What about performance then – and do each of the three consoles manage to hit the 60fps performance target? For the PS5 and Series X, it’s honestly close to a locked 60fps. I barely registered much more than a single frame drop, even with GPU utilization increasing the closer we get to the end of a game. Performance is extremely consistent thanks to this wide range of DRS and a scalable and well-architected game engine. The Series S also performs well, albeit with occasional screen tearing at the top of the screen, as well as 55fps drops only occurring in a few places with heavy foliage and water nearby . This suggests a GPU-side limit for water and transparencies handling, but that’s not a big deal – in a few hours of testing these spots are rare, and most of the time you’re watching a comfortable 60fps.
120fps modes are often tougher targets, and this is offered on all three platforms as well. Normally a doubling of the frame rate requires significant settings tweaks, but here the wide DRS range means the game looks almost identical, just smoother and more responsive with a slightly more variable frame rate. The PS5 and Series X often hit between 100 and 120 fps, while the Series S sees deeper and more sustained drops – but 120 fps mode is still worth using on all three consoles, especially if you have access to a display with VRR support.
Looking closer at the numbers, there are a few more points to highlight. The first is that the PS5 is ahead of the Series X in terms of frame rate in all scenarios, the advantage being worth up to 10 frames per second in the worst stress points – and Sony’s machine does not suffer. no screen tearing either. In practice though, most of the game is at 120fps on both, with minor issues when picking up weapons or entering vehicles – a potential network limitation. Despite these minor issues, Warzone 2 is one of the best 120Hz experiences on PS5 or Series X, given its scale.
The second point is that the Xbox Series S typically doesn’t hit the full 120fps line for a consistent stretch. It’s more accurate to say it’s between 80 and 100 frames per second, with occasional dips in the 70s. On a VRR screen, there’s definitely enough image data to turn into a smooth result in motion – a 12.5-8.3ms frame time window, still a nice upgrade over the 16.7ms frame persistence of 60 fps. Even so, there’s a competitive reason to favor one of the higher-end consoles over the Series S, with up to a 40fps difference between the Series S and Series X as we parachute back from the Gulag. Still, the powerful 60fps mode is also available here, and the 120fps mode is still a great choice if you have a VRR screen.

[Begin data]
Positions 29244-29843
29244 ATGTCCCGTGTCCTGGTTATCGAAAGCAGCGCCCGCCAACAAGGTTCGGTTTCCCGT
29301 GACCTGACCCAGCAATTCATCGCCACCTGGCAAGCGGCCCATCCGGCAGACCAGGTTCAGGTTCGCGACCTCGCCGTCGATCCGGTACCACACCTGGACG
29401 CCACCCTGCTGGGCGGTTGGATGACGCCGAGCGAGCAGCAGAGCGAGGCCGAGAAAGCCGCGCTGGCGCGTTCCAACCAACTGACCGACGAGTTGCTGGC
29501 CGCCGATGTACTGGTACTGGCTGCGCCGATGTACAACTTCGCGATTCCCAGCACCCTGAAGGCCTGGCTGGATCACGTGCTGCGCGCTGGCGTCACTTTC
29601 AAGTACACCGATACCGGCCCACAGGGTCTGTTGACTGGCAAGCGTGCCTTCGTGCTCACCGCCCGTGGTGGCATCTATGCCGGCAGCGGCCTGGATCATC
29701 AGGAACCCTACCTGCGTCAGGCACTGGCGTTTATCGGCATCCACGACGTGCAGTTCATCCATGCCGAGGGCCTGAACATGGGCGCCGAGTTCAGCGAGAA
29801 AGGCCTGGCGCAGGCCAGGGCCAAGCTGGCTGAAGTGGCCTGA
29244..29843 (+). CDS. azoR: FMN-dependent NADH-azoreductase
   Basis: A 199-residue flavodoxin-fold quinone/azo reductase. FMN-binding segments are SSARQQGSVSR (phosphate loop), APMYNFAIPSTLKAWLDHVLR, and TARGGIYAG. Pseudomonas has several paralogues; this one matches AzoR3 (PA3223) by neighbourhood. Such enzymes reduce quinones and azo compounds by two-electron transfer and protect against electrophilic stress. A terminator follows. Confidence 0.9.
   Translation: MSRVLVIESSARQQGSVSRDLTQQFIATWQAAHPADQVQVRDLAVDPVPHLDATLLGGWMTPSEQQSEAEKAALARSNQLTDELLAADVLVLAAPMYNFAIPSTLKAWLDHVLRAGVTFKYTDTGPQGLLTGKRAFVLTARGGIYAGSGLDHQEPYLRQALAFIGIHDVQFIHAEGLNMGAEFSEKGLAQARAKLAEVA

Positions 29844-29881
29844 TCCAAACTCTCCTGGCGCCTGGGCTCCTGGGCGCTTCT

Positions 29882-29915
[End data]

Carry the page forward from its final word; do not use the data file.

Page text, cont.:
As a free live service game, it’s important to stress that this is the current state of Warzone 2.0 and things may change – for better or worse – in the future. Right now though, from a visual and performance standpoint at least, Warzone 2 is really strong on all current-gen consoles. The 120fps mode works wonderfully on PS5 and Series X, while Series S is no slouch either – although 60fps provides more consistent performance on the slimmer console. Image quality and shade/foliage adjustments aside, it’s quite competitive with high-end machines.
Of course, our investigations don’t end there – watching the last-gen versions on PS4/Pro and Xbox One/X will be fascinating, and I can’t wait to see how the original Xbox One from 2013 handles Warzone 2.0 – stay tuned. listening.